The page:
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Who We Are
About Our Director: David Gabor
As a kid growing up in Huntington, New York, I recognized at an early age how one person can make a difference, even when doing little things. I remember when I was in elementary school and a girl had just moved into our district, and the gym teacher told the girls that they had to pick a partner for square dancing in gym class. She looked terrified. I saw that and asked her if she would do a favor and pick me. She relaxed and soon became my friend. She was the only Black girl in the gym class.
In high school I was president of the Model United Nations (UN) club, an extra-curricular activity in which students roleplay delegates to the United Nations and simulate UN committees. As part of this, I gave speeches at various Model UN events, including one at the General Assembly in NYC. It was certainly a challenge; I was nervous but learned to focus on the message and not get overcome by the moment.
I was inspired to attend college at the University of Michigan, due to its reputation, great faculty, the challenges it offered, and its sports legacy. While at U of M, I was a leader of the International Club. We held events celebrating the heritage of people from around the world, and observing their differences and similarities was intriguing to me. I made connections with people from diverse backgrounds, gaining a valuable lesson from that experience. I knew then that I wanted to make a career out of addressing discrimination and harassment and felt that I could do the most good with a law degree. I completed my J.D. at Touro College Jacob D. Fuchsberg Law Center.
My mother, Zelda, was my biggest role model. She lost both of her parents at a young age and became incredibly resilient. She faced challenges, including discrimination, throughout her life, and didn’t want to see others go through that. She chose to give back by setting a great example and advocating for others. My mom tirelessly worked to support people, even while in her 80’s and 90’s. She has a knack for seeing the sunshine, even on a stormy day. While growing up, my friends all loved to come to my house, largely because my mother made them feel welcome, has a great sense of humor, and she was the best cook. She also informally mentored and coached many people. We even had a chance to work together for nearly a year. I learned so much by watching her interact with an extremely diverse group of employees in New York City.
My father, Gabby, never had a chance to go to a big college. His family owned a lumberyard, Beachview Lumber, in East Northport, New York. My grandmother and her sister (my aunt) ran the business in the 1960’s and 70’s. Seeing women run a traditionally male-dominated lumber business was a powerful example of gender equity for me. My cousin Joey played the trombone with John Lennon. Although she didn’t play professionally, Sara, my sister, also had a gift with music. Sadly, the music gene passed me by.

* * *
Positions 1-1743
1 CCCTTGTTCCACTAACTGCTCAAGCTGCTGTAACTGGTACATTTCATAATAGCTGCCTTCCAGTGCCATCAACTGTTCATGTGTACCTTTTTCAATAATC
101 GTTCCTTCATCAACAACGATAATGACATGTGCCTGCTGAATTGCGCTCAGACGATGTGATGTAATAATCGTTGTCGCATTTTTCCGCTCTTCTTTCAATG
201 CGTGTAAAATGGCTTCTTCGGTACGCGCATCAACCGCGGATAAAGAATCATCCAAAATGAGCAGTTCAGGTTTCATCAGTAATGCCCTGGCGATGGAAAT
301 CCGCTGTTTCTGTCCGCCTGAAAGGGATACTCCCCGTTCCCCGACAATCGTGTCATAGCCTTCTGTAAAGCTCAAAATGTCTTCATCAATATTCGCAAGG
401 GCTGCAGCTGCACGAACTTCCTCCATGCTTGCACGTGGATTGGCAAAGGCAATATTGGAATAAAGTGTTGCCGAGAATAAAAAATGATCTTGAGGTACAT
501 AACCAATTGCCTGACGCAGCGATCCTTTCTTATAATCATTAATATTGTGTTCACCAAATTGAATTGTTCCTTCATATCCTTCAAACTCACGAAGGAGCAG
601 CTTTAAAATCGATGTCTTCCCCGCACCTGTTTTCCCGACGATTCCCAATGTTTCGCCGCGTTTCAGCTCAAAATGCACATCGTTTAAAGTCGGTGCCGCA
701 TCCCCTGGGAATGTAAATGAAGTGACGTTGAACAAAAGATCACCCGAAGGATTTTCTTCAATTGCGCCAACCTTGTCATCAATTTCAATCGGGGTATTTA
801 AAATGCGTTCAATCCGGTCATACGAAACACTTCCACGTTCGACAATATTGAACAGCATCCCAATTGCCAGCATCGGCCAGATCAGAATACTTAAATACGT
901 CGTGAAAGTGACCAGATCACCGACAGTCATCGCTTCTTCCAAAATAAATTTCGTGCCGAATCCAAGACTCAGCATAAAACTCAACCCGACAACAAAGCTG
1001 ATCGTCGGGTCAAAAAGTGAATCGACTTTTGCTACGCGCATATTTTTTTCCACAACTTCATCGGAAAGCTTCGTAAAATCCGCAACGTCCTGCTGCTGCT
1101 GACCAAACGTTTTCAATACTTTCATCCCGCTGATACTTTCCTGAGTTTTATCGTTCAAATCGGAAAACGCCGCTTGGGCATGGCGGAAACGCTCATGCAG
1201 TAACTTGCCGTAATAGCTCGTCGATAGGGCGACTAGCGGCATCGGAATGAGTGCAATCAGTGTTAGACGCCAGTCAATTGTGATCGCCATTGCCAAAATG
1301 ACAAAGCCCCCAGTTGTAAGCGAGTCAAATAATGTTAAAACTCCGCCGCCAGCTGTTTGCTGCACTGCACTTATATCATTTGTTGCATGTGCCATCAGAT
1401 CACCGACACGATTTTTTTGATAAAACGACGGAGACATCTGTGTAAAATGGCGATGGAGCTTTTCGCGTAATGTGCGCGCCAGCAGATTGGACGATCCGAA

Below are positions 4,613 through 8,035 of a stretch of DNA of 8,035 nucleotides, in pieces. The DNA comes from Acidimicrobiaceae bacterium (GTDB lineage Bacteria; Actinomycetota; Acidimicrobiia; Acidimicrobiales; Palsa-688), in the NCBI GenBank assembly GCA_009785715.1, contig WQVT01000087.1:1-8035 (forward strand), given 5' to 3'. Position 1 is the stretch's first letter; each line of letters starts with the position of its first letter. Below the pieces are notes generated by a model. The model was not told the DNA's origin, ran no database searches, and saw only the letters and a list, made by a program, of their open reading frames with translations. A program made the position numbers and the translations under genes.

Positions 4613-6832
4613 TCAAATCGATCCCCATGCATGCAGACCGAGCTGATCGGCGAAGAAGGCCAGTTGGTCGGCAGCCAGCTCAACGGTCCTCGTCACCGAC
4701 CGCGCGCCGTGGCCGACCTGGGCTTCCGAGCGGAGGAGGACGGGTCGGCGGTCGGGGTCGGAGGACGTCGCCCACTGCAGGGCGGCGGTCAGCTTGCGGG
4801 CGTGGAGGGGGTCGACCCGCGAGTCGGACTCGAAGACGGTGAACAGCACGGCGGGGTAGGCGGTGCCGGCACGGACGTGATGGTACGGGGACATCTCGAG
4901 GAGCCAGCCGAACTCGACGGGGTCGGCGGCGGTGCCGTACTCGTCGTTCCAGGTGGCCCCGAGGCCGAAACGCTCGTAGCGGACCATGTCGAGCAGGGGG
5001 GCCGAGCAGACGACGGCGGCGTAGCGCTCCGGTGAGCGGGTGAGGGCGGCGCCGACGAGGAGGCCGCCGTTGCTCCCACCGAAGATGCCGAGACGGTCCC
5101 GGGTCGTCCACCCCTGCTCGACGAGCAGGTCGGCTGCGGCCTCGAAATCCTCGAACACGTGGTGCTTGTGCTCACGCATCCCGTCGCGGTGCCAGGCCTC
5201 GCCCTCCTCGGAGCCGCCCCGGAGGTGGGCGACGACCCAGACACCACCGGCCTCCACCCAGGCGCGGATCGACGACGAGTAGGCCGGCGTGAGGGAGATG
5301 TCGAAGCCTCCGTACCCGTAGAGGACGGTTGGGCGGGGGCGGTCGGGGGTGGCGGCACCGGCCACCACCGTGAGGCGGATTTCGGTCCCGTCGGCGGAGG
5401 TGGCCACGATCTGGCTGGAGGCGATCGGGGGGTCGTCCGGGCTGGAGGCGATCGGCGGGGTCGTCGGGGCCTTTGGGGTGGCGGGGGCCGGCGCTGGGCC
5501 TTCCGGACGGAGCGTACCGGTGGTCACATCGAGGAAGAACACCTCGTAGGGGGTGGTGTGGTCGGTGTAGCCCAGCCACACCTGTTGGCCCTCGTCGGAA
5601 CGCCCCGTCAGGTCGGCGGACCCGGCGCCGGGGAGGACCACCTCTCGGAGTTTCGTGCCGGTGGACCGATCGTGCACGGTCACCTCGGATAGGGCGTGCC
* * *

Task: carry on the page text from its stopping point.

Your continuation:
These life experiences shaped who I am today. I am passionate about diversity, equity and inclusion. As a businessperson, as well as an employment and business attorney, my goal has been to help organizations and individuals work together to eliminate discrimination and harassment. I used my law degree to pursue a career devoted to employment law.
Over time, I have recognized that I can do more by helping companies create better policies and to conduct more effective training. The goal is for employers and employees to invest in strengthening the team, building a positive culture, and creating a positive perception. Whenever an employee files a claim of harassment or discrimination or an agency charges an employer with unlawful pay or employment practices, the employer loses. This is true, even if the employer prevails in litigation. This is true because of the cost in legal fees, disruption to the business, negative publicity, impact on morale, harm to employee engagement, and unwanted turnover. From the employee’s perspective, there might have been discrimination, harassment, or unequal pay.
I have spent years representing employers and employees in litigation and have handled more than 200 cases as a mediator. I have also spent years providing training and guidance to employers in a wide range of industries. I have had a firsthand view of what works and how employers can do better. I want to utilize my experience to help employers. I formed DGN Workplace Initiatives LLC so that I can make a difference.
I have been told that I have the ability to gain the confidence and trust of people at all levels of an organization. It is my mission to use this when training and planning.
I founded DGN Workplace Initiatives LLC with a simple goal in mind – support organizations to foster the best possible employer-employee relationship.
I want to be part of this change.